Mark Dalgarno

I've worked in the software industry for over twenty years at companies both large and small. During this time I've mainly worked in software product development at all levels from programmer to head of software development.

In 2004 I founded Software Acumen as a specialist software consultancy with a focus on Software Product Lines and Software Process Improvement. Since March 2006 I have also been editor of the Code Generation Network. In this role I am the organiser of Code Generation 2008 - a conference on code generation tools and technologies for software practitioners that takes place in Cambridge in June.

In my spare time I'm also an active member of the BCS Software Practice Advancement Specialist Group and I help organise meetings of this group in Cambridge.

Bart De Win

Bart De Win is a postdoctoral researcher in the DistriNet research group at the Department of Computer Science, Katholieke Universiteit Leuven. His research focuses on secure software engineering, including software development processes, aspect-oriented software development and model-driven security.

Bart has served on the organizing and program committees of several international secure software engineering workshops.

Jutta Eckstein

Jutta Eckstein, a partner of IT communication, is an independent consultant and trainer from Braunschweig, Germany. Her know-how in agile processes is based on over ten years experience in developing object-oriented applications. She has a unique experience in applying agile processes within medium-sized to large mission-critical projects. This is also the topic of her book "Agile Software Development in the Large". Besides engineering software she has been designing and teaching OT courses in industry. Having completed a course of teacher training and led many 'train the trainer' programs in industry, she focuses also on techniques which help teach OT and is a main lead in the pedagogical patterns project. She has presented work in her main areas at ACCU (UK), JAOO (Denmark), OOPSLA (USA), XP (Europe) and Agile (USA).

Colin Egan

Colin Egan graduated from the University of Hertfordshire, with a BSc (Hons) in Computer Science (Systems Engineering) in 1996.

Subsequently to this, he was awarded a PhD in Computer Architecture in 2000, also from the University of Hertfordshire.

Previously, Colin worked for the National Health Service in the U.K. specialising in Clinical Microbiology (1978 - 1991).

In 1991, he joined the University of Hertfordshire as a research assistant in the Department of Natural Sciences, researching into 'Neurotoxicology alternatives to animal testing.'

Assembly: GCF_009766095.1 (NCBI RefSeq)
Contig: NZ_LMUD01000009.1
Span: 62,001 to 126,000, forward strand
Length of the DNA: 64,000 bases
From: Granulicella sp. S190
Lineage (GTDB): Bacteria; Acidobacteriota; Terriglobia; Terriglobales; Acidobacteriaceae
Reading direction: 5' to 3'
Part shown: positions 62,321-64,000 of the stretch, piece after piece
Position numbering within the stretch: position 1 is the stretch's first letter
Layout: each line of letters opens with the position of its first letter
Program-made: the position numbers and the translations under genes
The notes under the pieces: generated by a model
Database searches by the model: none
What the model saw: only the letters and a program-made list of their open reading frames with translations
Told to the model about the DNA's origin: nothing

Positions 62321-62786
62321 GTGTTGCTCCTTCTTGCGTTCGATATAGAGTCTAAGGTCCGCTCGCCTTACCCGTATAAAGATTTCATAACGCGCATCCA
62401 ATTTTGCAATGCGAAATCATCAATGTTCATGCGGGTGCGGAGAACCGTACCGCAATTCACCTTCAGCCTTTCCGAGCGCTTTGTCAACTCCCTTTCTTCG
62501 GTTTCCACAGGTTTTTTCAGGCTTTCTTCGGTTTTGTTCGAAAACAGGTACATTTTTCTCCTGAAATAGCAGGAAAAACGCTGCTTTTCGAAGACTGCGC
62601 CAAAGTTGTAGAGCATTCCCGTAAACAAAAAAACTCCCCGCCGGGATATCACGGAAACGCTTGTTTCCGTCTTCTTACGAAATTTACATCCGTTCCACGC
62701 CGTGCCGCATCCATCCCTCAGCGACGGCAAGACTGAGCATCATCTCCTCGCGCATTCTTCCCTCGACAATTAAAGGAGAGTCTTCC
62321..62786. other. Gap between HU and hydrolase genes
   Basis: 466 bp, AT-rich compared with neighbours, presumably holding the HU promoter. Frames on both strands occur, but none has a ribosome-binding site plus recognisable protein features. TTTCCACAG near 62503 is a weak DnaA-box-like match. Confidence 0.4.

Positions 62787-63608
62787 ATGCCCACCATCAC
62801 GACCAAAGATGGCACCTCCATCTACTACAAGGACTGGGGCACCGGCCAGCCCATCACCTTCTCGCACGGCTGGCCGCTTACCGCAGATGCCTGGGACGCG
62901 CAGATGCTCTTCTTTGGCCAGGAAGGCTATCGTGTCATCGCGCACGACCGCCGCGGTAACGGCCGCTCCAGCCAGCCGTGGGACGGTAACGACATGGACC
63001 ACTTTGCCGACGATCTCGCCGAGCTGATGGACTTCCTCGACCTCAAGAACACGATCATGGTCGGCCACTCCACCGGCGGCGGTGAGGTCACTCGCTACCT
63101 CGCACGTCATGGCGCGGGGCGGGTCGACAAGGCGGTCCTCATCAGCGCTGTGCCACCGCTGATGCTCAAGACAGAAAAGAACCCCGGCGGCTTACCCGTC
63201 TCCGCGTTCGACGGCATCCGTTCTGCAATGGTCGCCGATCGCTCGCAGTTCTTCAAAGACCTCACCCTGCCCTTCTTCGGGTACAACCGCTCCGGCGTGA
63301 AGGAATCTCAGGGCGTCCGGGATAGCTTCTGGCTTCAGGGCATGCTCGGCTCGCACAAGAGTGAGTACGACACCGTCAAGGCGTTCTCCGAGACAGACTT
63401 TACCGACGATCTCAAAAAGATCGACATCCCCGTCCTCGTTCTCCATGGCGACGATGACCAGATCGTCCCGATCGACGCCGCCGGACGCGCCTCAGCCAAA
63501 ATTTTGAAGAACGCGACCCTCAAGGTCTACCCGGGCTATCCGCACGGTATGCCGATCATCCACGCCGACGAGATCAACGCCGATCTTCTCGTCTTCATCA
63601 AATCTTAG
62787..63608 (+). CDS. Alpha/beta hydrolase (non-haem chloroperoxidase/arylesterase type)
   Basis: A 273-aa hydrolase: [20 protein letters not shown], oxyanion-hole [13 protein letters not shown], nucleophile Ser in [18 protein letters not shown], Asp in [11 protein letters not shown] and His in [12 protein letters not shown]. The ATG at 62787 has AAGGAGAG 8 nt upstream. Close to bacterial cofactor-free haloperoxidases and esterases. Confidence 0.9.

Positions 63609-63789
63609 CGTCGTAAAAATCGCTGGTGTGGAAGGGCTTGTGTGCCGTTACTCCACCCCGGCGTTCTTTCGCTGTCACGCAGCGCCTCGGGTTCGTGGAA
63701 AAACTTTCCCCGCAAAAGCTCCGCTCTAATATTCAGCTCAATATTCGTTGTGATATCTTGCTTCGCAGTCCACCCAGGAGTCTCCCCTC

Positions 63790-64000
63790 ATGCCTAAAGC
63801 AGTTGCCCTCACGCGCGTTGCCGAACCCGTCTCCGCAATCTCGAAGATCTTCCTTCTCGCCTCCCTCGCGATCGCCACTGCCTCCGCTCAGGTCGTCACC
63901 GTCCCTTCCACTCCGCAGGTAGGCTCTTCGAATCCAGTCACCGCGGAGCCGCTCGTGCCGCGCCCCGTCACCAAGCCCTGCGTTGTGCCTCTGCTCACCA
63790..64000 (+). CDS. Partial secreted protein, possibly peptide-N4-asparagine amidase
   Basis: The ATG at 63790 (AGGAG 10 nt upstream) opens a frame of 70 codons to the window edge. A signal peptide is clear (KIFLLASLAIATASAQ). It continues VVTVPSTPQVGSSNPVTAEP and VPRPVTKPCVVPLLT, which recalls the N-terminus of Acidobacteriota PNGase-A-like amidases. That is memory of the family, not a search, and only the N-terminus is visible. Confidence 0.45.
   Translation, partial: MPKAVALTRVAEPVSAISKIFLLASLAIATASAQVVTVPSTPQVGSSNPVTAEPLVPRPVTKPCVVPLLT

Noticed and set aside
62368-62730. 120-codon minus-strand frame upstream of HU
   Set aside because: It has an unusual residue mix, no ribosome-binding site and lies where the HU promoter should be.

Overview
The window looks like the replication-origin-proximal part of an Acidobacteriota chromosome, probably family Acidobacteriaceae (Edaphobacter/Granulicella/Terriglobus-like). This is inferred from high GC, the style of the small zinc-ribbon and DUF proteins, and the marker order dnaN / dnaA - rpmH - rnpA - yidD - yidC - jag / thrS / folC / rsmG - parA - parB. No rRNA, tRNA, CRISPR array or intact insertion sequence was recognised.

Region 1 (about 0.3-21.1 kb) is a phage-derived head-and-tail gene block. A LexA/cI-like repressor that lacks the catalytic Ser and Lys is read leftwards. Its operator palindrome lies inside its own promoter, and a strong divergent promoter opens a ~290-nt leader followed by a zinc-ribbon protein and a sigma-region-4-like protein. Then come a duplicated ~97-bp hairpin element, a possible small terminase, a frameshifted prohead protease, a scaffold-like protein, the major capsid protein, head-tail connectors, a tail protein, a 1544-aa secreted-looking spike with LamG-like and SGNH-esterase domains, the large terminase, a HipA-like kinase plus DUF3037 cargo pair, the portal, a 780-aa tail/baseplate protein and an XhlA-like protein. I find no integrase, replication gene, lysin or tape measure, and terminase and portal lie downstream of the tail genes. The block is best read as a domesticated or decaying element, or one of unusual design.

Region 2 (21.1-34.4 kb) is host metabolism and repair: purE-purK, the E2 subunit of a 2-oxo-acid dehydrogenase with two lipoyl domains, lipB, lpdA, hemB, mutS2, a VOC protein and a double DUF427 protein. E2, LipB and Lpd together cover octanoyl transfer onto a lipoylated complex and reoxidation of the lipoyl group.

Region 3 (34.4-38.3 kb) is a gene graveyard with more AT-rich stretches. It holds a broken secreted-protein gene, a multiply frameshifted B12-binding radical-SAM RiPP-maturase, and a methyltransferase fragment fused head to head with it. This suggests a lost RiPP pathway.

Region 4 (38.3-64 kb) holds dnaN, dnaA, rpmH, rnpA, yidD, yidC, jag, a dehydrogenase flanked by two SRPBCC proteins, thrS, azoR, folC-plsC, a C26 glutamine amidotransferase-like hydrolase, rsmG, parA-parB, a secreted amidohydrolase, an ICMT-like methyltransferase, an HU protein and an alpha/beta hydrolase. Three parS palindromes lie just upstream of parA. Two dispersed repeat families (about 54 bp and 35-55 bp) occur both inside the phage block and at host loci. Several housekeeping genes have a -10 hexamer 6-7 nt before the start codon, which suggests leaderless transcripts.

Since completion of his BSc in Computer Science he made a career change and has been working on high performance processing, multiprocessor systems and energy conservation computing.

Colin has gained an international reputation for his work and is a member of a number of international program committees.

He has over twenty-five published papers, mainly in Computer Architecture, some in Neurotoxicology and some in teaching and learning.

Michael Foord

Michael Foord has been a Python developer for five years, and for the last eighteen months has been working with a London Startup developing a programmable spreadsheet with IronPython. He has written many articles on Python, including a HOWTO that has become part of the Python documentation.

Michael is currently writing a book for Manning called "IronPython in Action". He has also spoken at conferences in the US, Poland and the UK on IronPython. (Including PyCon the international Python conference and Mix UK the new Microsoft developer / designer conference).

  • Blog: http://www.voidspace.org.uk/python/weblog/index.shtml
  • Book: http://www.manning.com/foord

Jeremy Gibbons

Jeremy Gibbons is Reader in Software Engineering at the University of Oxford, and Deputy Director of the Software Engineering Programme there; he has particular responsibility for the Object Technology theme in the Programme. He is a recognized authority in functional programming and generic programming, and has presented over 50 one-week courses for software professionals in OO design and programming, patterns, distributed objects, and functional programming. He has also presented tutorials at both OOPSLA and ECOOP.